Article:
The court will not entertain any application for reargument, review or stay and any such relief should be sought through the appellate process.  The misappropriation of comedic ideas in the context of a Seinfeld episode was the issue in Leifer v Castle Rock Tel. (NYLJ, July 2, 1997, at 29, col 2 [Sup Ct, NY County]).  While there is an exception for newsworthy events or matters of public interest, this exception is not relevant to this case.  Defendants Larry David and Shapiro/West also assert that there is no jurisdiction over them due to their lack of connection to New York State. In light of the court's dismissal of this action on other grounds, it is not necessary to reach this issue.  The court notes that a letter from Michael Costanza was received on June 11, 1999. This ex parte communication (submitted without notifying either his own or opposing counsel) was not considered by the court. It was returned to plaintiff's counsel with instructions to direct his client not to contact the court. A copy of the ex parte letter was sent by the court to defendants' counsel.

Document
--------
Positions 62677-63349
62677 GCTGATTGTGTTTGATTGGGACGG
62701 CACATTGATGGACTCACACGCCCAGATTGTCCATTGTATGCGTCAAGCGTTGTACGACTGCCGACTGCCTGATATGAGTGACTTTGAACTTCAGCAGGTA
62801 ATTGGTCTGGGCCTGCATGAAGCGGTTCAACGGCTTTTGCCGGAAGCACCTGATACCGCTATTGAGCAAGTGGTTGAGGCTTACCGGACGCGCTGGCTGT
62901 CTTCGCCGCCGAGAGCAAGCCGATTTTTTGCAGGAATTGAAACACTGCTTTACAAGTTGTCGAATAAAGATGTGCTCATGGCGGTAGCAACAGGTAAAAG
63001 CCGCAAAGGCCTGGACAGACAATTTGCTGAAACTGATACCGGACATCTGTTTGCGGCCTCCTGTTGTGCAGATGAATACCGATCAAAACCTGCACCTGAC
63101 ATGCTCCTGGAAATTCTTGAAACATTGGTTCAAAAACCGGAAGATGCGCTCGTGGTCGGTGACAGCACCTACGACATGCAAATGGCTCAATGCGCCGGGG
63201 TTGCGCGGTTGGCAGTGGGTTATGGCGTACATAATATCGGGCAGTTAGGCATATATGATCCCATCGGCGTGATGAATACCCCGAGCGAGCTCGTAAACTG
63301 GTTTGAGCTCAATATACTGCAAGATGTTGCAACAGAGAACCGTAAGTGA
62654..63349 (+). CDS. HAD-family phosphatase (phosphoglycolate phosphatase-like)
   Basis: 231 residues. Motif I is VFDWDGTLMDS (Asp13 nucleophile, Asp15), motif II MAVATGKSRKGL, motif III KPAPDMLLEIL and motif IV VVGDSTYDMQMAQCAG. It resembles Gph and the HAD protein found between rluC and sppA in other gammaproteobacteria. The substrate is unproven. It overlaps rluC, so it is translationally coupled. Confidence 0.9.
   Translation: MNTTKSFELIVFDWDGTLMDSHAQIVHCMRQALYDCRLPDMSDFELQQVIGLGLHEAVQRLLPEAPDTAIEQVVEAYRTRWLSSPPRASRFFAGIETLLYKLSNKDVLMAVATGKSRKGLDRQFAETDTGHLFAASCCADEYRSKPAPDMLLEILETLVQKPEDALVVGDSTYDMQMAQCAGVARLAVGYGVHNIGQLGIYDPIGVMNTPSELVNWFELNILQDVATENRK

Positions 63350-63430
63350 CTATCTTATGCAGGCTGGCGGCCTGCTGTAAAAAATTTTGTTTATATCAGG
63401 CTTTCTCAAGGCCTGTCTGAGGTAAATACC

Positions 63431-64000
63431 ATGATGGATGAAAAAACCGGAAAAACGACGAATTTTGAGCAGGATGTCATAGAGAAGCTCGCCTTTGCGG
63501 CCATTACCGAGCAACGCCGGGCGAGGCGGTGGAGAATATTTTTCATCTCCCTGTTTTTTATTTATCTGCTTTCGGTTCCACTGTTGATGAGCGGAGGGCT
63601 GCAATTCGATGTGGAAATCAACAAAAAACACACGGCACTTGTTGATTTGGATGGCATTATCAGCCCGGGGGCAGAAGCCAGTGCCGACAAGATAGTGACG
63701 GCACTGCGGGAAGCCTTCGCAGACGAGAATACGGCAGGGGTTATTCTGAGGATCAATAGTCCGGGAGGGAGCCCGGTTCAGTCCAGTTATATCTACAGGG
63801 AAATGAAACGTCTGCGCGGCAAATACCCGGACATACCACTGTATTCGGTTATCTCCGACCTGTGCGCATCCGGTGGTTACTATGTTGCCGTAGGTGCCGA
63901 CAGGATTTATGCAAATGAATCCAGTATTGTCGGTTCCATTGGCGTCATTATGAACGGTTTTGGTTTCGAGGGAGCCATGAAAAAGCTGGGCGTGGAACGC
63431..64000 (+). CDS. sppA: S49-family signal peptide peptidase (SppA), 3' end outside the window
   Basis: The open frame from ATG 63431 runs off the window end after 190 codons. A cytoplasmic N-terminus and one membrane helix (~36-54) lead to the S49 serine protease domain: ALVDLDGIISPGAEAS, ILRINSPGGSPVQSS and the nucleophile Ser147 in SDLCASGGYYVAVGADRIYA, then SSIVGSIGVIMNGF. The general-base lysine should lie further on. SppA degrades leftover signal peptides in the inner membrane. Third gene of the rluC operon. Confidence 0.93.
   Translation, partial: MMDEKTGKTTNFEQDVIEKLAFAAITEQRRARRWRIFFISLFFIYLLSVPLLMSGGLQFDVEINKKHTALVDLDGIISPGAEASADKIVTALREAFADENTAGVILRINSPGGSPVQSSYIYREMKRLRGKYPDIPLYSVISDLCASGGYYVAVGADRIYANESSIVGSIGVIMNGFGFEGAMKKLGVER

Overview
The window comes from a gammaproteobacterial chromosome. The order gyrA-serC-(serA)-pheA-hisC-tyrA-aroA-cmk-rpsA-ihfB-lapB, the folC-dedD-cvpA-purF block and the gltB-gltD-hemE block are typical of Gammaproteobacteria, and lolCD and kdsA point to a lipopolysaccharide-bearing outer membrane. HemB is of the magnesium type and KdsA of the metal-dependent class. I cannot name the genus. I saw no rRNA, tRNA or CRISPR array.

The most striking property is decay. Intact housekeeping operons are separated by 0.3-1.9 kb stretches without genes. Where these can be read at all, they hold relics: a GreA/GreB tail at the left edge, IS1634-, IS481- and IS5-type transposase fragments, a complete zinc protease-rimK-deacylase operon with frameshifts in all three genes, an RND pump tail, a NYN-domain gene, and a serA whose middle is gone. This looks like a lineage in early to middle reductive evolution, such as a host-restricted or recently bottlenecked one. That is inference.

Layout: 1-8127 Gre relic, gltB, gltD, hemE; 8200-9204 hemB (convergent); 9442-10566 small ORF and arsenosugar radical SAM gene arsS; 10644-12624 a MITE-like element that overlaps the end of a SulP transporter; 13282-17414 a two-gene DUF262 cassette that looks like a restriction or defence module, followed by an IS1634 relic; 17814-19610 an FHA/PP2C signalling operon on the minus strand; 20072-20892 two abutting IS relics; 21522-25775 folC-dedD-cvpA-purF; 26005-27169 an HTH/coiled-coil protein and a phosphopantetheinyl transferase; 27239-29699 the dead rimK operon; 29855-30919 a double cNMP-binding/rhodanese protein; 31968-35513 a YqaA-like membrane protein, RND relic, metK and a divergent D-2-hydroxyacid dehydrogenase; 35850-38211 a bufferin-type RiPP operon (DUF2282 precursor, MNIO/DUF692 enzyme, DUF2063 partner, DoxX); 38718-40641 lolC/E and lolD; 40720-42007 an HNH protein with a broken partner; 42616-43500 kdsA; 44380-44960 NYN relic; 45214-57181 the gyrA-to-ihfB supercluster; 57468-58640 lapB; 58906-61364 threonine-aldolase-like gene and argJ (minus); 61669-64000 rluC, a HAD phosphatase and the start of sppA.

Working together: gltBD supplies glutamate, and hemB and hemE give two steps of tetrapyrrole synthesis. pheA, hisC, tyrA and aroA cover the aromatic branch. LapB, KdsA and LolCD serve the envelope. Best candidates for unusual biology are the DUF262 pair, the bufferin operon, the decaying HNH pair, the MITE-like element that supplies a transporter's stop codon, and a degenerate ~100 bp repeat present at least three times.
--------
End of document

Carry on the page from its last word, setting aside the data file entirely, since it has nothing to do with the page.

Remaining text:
Plaintiff Michael Costanza's final claim involves the reports that defendant Larry David or individuals on his behalf stated that he was a "flagrant opportunist who barely knew Jerry (Seinfeld) less than a year." An exhibit to the defendants' moving papers is a copy of a book by plaintiff Michael Costanza entitled "The Real Seinfeld". The book was published at the time of the final episode of the show Seinfeld. The use of the phrase "flagrant opportunist" in the context of the circumstances under which it was uttered is a statement of opinion (see, Shinn v Williamson, 225 AD2d 605 [2d Dept 1996]). This claim of defamation is also dismissed.